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Is Canelo Alvarez's Quest for Respect Being Ruined by Golden Boy?

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COMMENTARY | There's nothing to dislike about 22-year-old boxing wunderkind, Saul "Canelo" Alvarez-- except just about everything done in his name by Golden Boy Promotions.

In the ring, the red-headed WBC junior middleweight champ from just outside of Guadalajara, Mexico is as honest and earnest a fighter as you'll ever see. There's absolutely no pretense about the way the kid approaches his work and executes his profession. If calm and cold-hearted bludgeonings are your thing, Alvarez is the type of fighter you can really appreciate. Criticisms and jaded media jabs aside, "Canelo" is a fine piece of work for a 22-year-old kid and even his resume doesn't really offend when compared to what some of boxing's biggest stars were doing at the same age.

Even outside the ring, with one notable exception involving a street brawl incident with boxer Ulises Solis, the young fighter has conducted himself with extreme grace, especially for a young man closing in on the next level of stardom.

However, things get sour whenever his boxing business dealings are brought up-- and all of that ill will can be blamed on promoter, Golden Boy.

Already on his way to stardom as a regional attraction in Central Mexico, the promotional outfit headed by Richard Schaefer and Oscar de la Hoya saw the money-making potential in the then-19-year-old Alvarez and quickly signed him up to an exclusive promotional deal.

Alvarez was understandably thrilled with the deal and the opportunities that would come with being aligned with one of the sport's top two promotional companies:

"I want to show everyone that I will be a World Champion and that I'm ready to fight the best fighters in the world," Canelo said in a statement issued to the press following the signing. "The opportunity to work with Golden Boy is definitely one that I could not pass up as I feel it will help me achieve my goal of reaching my full potential as a fighter and becoming a huge success in boxing."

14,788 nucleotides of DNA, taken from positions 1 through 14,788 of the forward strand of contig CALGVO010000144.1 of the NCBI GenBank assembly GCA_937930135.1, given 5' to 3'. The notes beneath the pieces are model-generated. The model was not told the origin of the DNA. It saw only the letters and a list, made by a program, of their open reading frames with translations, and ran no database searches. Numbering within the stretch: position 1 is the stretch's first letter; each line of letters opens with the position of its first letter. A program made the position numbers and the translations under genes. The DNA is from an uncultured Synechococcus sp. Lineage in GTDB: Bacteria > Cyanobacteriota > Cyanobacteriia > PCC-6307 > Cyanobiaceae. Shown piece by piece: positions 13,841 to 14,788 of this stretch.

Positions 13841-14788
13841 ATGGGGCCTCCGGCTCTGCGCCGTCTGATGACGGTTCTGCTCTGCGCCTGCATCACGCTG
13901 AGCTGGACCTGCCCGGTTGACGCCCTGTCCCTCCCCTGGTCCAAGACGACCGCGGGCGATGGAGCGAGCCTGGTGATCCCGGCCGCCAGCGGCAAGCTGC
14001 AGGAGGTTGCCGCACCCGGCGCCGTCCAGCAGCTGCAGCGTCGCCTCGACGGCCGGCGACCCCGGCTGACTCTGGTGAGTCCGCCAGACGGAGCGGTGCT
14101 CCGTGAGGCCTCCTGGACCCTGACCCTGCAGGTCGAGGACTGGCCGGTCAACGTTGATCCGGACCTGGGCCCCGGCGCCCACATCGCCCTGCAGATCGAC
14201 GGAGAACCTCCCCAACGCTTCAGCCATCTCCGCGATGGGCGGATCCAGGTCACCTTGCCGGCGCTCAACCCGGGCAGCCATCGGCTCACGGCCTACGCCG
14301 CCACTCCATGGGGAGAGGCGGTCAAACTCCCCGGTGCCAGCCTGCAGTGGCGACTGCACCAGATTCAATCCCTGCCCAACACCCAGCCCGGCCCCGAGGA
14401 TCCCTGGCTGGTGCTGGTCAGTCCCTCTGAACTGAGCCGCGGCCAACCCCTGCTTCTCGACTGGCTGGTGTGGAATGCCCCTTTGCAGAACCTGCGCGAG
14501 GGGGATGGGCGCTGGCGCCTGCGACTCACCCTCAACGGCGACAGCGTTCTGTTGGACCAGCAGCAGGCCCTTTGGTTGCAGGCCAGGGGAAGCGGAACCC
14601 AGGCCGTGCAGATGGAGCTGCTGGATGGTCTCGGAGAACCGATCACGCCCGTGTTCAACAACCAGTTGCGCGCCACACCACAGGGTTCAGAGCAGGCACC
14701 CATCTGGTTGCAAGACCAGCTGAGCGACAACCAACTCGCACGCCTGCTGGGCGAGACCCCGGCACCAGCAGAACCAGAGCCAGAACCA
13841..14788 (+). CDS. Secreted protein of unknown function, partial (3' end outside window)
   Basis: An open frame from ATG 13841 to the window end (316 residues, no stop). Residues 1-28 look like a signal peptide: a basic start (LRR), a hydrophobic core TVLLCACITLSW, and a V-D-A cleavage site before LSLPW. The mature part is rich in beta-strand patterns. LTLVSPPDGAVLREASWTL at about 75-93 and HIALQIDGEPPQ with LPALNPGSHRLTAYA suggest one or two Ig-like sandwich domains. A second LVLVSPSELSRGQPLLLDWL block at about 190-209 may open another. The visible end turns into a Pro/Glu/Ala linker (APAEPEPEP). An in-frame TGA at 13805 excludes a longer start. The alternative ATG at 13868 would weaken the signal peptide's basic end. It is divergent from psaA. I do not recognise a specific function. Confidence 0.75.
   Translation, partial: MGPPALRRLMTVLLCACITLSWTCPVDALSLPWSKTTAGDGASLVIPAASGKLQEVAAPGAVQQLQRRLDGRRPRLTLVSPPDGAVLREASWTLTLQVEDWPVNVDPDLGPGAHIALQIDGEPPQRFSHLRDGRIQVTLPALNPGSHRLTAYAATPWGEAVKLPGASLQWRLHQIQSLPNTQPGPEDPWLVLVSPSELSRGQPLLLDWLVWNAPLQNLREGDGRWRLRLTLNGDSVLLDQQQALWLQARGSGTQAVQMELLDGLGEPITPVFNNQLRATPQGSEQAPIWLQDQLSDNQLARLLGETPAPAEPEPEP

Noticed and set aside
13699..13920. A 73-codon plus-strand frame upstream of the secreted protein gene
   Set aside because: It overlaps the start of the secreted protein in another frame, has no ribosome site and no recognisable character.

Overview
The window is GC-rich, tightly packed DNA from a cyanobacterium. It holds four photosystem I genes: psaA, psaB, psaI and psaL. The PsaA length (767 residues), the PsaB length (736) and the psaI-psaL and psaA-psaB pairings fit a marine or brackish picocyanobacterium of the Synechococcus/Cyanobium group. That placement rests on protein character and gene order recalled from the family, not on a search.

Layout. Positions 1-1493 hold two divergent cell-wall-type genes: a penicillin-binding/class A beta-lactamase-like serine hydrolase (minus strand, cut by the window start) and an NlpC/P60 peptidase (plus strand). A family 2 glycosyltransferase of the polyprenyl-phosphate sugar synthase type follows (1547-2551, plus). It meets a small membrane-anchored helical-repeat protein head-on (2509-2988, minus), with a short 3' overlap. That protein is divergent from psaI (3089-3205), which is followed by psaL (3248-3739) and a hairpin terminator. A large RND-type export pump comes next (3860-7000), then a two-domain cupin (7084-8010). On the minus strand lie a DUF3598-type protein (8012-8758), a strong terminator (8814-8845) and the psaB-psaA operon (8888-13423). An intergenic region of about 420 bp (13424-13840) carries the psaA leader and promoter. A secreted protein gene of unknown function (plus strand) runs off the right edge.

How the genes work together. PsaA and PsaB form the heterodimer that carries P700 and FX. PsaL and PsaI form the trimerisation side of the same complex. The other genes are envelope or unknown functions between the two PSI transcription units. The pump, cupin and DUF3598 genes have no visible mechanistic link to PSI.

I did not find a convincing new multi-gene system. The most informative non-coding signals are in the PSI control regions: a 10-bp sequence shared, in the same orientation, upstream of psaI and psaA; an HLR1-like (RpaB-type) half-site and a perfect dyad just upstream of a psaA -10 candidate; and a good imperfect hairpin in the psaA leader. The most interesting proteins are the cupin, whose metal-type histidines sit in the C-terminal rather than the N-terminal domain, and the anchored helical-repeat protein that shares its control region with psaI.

All was well for his first three or four fights under the deal, but then the developing talent found himself on the fast track to a world title, shoved into a speeding car aimed at a belt he really didn't deserve. Even Alvarez, himself, seemed publicly sheepish about the dubious honor of a no. 1 ranking at junior middleweight with no real, significant wins over top divisional talent.

But Golden Boy was fulfilling its promise of making Canelo a star. They were doing all the things promoters do to expose their fighters to the world, but that attention to publicity and image-making didn't extend to the actual ring work.

Alvarez would fight bloated UK welterweight fringe contender, Matthew Hatton, for the vacant WBC junior middleweight title in 2011, despite the fact that Hatton had never really campaigned in the 154 lb. division.

Hardcore fans then balked at Alvarez's Golden Boy-approved list of challengers, which included the likes of Shane Mosley, Alfonso Gomez, and Josesito Lopez. In a division full of tough, elite-level challengers, Alvarez was fighting smaller and/or low-level fighters while the true top dogs in the WBC rankings were forced to fight eliminator after eliminator to prove themselves worthy of a title shot.

The good will initially generated by this genuinely likeable, overachieving kid from the heartland of Mexico has now been replaced by dismissal, disregard, and cynicism. And all of the blame for this drastic change in public image can be directly attributed to Golden Boy and their behind-the-scenes maneuverings.

On April 20, Canelo faces WBA titlist, Austin Trout in, perhaps, the first well-received defense of his career as world champ. From there, he could very well face the winner of the upcoming Erislandy Lara-Alfredo Angulo bout.

The junior middleweight division is deep and most of it is controlled by Golden Boy, so the opportunity will be there to turn a joke title reign into something much more serious. Schaefer and De la Hoya just need to understand that true superstar status can only be attained in the ring and in bouts that actually matter.


Paul Magno was a licensed official in the state of Michoacan, Mexico and a close follower of the sport for more than thirty years. His work can also be found on Fox Sports and as Editor-in-Chief of The Boxing Tribune. In the past, Paul has done work for Inside Fights, The Queensberry Rules and Eastside Boxing. For breaking news, additional analysis, and assorted crazy commentary, follow him on Facebook, @TheBoxingTribune or on Twitter, @BoxingBTBC.


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